Georgia Runoff Elections



Republican U.S Senators David Perdue (top L) and Kelly Loeffler (bottom L) and their Georgia runoff election challengers, Democratic U.S. Senate candidates Jon Ossoff and Rev. Raphael Warnock, are seen in a combination of file photos. REUTERS/Staff

Leonard Blachly-Preston, Staff Writer

The Senate, which is currently controlled by the Republican Party, hangs in the balance, as both of the Senate elections in Georgia head into run-offs today. 

As of right now, the Republicans have won 50 seats, the Democrats have won 48, and the final two seats hang in the balance. Georgia’s runoff election will determine who controls the Senate. The Democrats have to hold out hope that they can win both seats because the 51st vote in the Senate would go to Kamala Harris, who as the Vice President controls the Senate when it is a 50-50 split. This would be preferable, as a Senate controlled by one party with a President from the opposite party is difficult, as the Senate will not approve many laws made by the President.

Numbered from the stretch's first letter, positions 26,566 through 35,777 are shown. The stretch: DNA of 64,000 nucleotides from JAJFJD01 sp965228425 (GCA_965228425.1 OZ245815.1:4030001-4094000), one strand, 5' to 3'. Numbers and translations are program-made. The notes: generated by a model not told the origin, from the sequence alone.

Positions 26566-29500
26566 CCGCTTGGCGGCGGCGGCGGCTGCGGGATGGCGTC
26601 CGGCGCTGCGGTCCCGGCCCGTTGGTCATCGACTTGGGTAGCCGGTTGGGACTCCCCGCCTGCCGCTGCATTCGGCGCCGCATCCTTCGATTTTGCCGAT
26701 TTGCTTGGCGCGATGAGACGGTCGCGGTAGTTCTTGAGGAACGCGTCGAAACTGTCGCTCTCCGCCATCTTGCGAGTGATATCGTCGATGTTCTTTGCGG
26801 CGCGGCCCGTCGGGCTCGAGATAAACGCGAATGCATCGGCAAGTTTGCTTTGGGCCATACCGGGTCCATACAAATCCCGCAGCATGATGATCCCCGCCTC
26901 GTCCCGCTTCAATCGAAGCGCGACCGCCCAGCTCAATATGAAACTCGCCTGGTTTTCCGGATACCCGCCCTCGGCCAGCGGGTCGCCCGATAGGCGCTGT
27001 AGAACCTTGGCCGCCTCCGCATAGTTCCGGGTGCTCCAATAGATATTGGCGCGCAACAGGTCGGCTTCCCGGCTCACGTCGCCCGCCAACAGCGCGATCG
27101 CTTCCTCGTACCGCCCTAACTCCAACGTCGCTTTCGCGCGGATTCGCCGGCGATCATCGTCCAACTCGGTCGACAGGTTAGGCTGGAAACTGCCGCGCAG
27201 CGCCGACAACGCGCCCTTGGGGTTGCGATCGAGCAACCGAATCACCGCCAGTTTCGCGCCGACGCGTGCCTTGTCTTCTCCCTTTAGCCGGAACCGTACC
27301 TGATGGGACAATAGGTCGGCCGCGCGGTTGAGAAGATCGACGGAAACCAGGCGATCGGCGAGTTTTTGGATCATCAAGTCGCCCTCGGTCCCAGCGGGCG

The two races in Georgia have become the focus of many people, as more and more disturbing information is uncovered about the two incumbent senators. These two senators are both Republicans and supporters of many laws that President Trump has proposed. Meanwhile, the two candidates hoping to beat the incumbents to take control of the Senate have both been described as “Some of the most progressive candidates in the party.” 

The first race is between Republican Kelly Loeffler and the Democratic Reverend Raphael Warnock. Kelly Loeffler has served in the US Senate only since 2020, as she was appointed by the Governor of Georgia to replace a senator who President Trump had picked to become part of his cabinet. However this means that she is so far only a junior senator because she has not been elected. She has sided with President Trump on many things, and she recently announced that she will vote against certifying the election results for Biden’s victory.